In addition to texts of treaty law, the most important interpretations of how derogations may or may not be undertaken are provided by the case law of treaty bodies as well as the interpretation adopted by Human Rights Committee (the treaty’s supervisory body, hereinafter referred to as HRC) in General Comment 29. As a subsidiary source, it may also be noted that several sets of standards for states of emergency have been elaborated by expert meetings, these texts are not in themselves legally binding but they offer valuable recommendations on interpretations of existing derogation provisions in legally binding treaties and the interpretative texts are directed to national authorities and international monitoring bodies. [11]

(a) Existence of a public emergency that threatens the life of the nation:

The existence of a situation amounting to public emergency is a fundamental requirement for triggering the derogation clause. Absent specific definition of ‘public emergency’ in the ICCPR and ECHR, interpretations of its meaning and scope were provided by the HRC and jurisprudence of the ECHR. According to HRC ‘not every disturbance or catastrophe qualifies as a public emergency which threatens the life of the nation’. Unlike the regional conventions, the ICCPR does not make reference to war, yet civil war and other cases of serious, violent internal unrest are by for the reasons most asserted for declaring a state of emergency.[12] An armed conflict, however, does not automatically satisfy the criteria a derogation should meet as there is also a qualitative measure of severity that demands that derogations are permissible ‘only if and to the extent that the situation constitutes a threat to the life of the nation’.

Second, in response to an argument that ‘terrorism’ could not conceivably be a threat to the UK’s institutions or the UK’s existence as a civil community, the Court held that it had been prepared to take into account a much broader range of factors in determining the nature and degree of the actual and imminent threat to the “nation” and has in the past concluded that emergency situations have existed even though the institutions of the State did not appear to be imperiled”.[13] The existence of the ‘public emergency’ should be proved by the state derogating from its obligations. Although, the ECHR has of granted a ‘margin of appreciation’ to states in determining whether a ‘public emergency’ exists, nonetheless the Court held that the discretion of states is ‘accompanied by a European supervision’.[14]  In contrast the HRC has made no such reference to a margin of appreciation to that in Landinelli Silva v Uruguay, found the State Party to be ‘duty-bound to give a sufficiently detailed account of the relevant facts when it invokes Article 4(1)’ and that it is the Committee’s function ‘to see to it that States parties live up to their commitments under the Covenant’.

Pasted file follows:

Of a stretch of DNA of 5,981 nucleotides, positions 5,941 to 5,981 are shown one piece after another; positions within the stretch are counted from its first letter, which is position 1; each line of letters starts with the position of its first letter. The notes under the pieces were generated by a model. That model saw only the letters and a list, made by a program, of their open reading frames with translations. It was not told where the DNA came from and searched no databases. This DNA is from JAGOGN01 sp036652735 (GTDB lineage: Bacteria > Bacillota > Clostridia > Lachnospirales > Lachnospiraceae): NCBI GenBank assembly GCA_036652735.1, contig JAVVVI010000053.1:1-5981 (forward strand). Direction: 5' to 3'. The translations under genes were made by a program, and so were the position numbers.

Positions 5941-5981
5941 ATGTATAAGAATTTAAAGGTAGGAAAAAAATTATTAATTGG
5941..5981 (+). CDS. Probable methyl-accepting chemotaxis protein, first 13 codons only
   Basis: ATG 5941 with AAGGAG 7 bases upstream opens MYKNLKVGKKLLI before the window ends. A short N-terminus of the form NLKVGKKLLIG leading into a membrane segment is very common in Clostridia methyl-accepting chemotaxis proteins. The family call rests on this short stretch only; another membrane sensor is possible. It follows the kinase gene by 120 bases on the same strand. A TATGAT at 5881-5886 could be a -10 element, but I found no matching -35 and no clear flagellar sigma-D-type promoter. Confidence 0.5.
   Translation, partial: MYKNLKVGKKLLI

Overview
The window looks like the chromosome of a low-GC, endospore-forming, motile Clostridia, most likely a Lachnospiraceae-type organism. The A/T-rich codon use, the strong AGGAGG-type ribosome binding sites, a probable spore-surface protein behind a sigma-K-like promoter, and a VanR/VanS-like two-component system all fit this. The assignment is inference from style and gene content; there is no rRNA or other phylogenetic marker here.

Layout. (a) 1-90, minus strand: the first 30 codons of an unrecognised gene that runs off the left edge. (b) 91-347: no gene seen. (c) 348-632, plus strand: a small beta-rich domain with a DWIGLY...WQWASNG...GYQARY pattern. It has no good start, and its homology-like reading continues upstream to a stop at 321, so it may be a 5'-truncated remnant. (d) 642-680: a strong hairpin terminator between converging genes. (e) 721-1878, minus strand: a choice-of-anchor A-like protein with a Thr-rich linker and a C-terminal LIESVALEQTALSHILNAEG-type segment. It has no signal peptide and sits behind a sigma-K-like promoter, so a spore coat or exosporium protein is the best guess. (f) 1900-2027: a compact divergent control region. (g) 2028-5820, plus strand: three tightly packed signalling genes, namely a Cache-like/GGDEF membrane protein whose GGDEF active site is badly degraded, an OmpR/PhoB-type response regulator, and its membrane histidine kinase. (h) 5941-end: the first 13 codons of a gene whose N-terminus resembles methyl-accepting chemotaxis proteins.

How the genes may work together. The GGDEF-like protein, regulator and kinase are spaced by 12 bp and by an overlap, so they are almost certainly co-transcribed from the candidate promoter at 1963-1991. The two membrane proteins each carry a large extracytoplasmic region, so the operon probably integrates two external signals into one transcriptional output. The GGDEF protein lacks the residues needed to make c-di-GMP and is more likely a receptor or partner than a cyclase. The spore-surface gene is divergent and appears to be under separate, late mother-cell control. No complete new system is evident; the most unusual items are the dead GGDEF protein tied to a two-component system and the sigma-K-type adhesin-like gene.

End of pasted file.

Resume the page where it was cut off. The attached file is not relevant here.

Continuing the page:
(b) The requirements of proclamation and notification: